- Amid the rise in flexible work arrangements during the COVID-19 pandemic, so-called "deskless" workers view their working experiences differently than their managers do, according to results of a survey published this week by workforce management service vendor WorkForce Software.
- Of the employers in the survey, 81% said they felt their organizations successfully adjusted their scheduling policies to account for the pandemic's impact, while 64% of deskless workers agreed. Additionally, 82% of employers said their organizations offered scheduling flexibility, while 59% of workers answered similarly.
- This perception gap extended to overall employer responses to COVID-19; 81% of employer respondents said their organizations adapted to the coronavirus effectively, while 64% of workers agreed. Such disconnects may lead to increased turnover, reduced productivity or other impacts, WorkForce Software CEO Mike Morini said in a press release emailed to HR Dive.
Even as employers embrace remote work — and by extension, hybrid work — managers will need to strategize around obstacles that inhibit employee engagement and experience.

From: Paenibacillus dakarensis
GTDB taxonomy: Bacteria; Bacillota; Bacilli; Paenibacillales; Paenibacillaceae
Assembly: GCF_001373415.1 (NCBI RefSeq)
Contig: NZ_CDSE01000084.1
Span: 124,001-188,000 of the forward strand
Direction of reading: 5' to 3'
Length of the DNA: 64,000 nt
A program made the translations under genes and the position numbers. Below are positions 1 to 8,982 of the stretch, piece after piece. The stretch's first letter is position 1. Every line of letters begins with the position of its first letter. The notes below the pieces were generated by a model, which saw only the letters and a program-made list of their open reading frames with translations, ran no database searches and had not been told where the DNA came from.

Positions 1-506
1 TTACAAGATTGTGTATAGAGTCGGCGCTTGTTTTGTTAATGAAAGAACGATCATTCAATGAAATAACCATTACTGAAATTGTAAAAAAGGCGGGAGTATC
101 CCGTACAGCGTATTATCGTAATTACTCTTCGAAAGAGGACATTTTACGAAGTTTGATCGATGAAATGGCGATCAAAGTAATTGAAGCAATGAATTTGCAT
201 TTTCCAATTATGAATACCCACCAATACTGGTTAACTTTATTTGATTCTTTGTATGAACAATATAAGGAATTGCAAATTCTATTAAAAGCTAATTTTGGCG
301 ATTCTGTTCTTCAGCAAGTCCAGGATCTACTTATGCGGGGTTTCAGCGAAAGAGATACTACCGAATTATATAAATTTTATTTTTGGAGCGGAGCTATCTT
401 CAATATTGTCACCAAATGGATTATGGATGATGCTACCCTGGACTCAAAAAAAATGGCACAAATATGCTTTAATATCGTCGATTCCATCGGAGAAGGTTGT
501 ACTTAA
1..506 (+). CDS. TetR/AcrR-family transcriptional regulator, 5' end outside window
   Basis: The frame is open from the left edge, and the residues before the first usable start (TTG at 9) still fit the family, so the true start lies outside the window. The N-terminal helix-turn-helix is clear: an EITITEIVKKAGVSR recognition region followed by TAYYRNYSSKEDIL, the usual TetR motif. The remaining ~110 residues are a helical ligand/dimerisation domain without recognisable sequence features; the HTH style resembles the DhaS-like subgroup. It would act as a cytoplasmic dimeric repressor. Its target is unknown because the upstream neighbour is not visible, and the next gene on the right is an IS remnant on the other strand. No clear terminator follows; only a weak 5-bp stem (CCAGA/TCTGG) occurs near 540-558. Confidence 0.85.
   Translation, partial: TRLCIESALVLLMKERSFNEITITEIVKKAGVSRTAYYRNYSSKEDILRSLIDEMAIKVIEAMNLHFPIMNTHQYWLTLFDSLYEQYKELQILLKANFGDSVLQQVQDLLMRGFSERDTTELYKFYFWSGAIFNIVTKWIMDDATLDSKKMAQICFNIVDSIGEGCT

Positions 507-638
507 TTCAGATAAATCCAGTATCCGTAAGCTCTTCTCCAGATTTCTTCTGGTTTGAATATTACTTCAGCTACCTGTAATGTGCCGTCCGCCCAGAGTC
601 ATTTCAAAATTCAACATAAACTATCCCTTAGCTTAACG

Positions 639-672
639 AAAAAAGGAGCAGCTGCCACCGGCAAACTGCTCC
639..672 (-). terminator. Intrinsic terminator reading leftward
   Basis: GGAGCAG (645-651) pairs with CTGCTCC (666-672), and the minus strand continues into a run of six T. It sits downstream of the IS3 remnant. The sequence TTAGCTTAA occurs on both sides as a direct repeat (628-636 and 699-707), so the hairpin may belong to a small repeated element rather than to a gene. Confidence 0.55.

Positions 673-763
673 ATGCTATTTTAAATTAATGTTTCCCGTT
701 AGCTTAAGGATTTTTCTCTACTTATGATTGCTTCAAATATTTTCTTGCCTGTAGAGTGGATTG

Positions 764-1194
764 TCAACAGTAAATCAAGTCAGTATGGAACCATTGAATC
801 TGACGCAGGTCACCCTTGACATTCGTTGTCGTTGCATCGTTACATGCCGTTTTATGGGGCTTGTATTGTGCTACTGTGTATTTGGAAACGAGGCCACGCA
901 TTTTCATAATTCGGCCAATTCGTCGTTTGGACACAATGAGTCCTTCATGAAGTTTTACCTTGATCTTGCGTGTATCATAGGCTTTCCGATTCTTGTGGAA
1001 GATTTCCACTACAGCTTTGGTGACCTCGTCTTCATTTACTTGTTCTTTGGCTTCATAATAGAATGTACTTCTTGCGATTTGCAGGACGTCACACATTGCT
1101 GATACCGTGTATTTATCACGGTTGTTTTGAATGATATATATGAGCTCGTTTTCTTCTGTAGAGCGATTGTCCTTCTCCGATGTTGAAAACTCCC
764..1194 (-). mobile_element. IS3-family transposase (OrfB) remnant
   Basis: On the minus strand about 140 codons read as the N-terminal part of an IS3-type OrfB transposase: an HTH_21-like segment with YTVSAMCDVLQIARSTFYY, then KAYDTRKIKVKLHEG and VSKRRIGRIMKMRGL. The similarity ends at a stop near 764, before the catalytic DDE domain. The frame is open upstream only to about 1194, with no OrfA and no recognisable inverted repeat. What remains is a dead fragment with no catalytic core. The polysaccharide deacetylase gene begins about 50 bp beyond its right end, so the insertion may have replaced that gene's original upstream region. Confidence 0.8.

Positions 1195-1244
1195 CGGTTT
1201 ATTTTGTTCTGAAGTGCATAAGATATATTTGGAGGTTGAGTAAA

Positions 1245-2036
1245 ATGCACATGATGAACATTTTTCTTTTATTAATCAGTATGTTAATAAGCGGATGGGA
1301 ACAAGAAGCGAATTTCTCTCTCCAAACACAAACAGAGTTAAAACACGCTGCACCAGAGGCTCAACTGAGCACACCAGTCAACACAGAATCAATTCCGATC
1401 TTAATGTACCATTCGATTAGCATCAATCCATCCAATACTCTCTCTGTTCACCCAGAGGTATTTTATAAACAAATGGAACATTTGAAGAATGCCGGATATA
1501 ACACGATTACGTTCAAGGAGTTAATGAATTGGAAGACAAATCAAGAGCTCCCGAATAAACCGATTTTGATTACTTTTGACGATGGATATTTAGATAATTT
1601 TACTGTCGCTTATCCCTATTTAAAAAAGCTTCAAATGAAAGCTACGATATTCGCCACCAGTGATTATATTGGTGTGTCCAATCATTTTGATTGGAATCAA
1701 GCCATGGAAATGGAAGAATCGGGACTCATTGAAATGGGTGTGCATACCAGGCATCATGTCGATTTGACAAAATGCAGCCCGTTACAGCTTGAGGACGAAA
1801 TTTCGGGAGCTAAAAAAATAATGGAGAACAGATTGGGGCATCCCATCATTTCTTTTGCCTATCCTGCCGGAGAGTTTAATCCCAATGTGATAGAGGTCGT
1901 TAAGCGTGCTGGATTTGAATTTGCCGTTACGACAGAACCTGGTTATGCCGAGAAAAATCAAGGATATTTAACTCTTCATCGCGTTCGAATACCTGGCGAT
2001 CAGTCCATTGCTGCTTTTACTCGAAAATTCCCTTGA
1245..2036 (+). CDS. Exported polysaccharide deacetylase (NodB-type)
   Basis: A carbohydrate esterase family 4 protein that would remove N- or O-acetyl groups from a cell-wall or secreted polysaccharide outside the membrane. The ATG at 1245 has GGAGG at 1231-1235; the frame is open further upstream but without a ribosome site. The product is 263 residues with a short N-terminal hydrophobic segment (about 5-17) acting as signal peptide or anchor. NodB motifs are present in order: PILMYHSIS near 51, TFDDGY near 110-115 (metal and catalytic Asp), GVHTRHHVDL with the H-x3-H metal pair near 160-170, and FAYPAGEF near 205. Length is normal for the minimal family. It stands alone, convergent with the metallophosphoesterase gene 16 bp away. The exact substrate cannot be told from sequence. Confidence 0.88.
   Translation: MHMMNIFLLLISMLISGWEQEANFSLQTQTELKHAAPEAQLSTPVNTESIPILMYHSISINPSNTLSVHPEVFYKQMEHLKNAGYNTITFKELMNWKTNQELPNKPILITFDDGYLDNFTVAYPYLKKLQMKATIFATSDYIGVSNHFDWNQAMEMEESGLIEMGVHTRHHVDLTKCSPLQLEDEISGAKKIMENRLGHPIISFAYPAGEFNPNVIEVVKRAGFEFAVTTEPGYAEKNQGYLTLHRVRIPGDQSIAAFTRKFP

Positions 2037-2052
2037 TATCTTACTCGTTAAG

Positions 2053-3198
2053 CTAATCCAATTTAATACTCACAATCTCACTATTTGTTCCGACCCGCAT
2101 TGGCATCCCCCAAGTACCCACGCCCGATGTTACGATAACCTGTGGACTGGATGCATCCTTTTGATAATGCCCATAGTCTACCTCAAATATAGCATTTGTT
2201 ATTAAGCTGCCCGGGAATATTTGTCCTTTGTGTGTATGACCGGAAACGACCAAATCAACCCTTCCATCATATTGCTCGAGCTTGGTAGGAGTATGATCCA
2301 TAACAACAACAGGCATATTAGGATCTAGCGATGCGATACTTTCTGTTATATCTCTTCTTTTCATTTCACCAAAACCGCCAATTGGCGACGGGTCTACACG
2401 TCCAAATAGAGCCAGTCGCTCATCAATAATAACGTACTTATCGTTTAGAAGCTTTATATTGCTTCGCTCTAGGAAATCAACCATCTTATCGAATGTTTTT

Research published last year by corporate training company VitalSmarts showed that employers may not be acknowledging the ways in which remote work can lead to greater turnover as well as decreased productivity and morale. The company also noted that remote work could hurt the ability of employees to work as teams.
Virtual work also may be damaging to employees' trust of both management and their co-workers, which in turn may impact elements such as information sharing and social cohesion, according to an analysis published June 2020 by the Advance Workplace Institute. A September 2020 IBM Institute for Business Value report similarly found evidence of employee skepticism toward the idea that employers were committed to supporting them through the pandemic.
Though it may not always be possible to replicate aspects of the in-person work experience in a remote or hybrid environment, HR and managers can seek to improve virtual interactivity between teams to ensure teammates have the opportunity to interact and encourage each other, sources previously told HR Dive. Concrete investments in talent development, mentorship and sponsorship may allow employers to demonstrate their support of employees.
As the pandemic accelerates digital transformation trends such as automation, employers can work to establish learning relationships between employees and new technologies. That could go hand-in-hand with management styles that place emphasis on the quality and output of work that employees produce, rather than on the quantity of hours they log.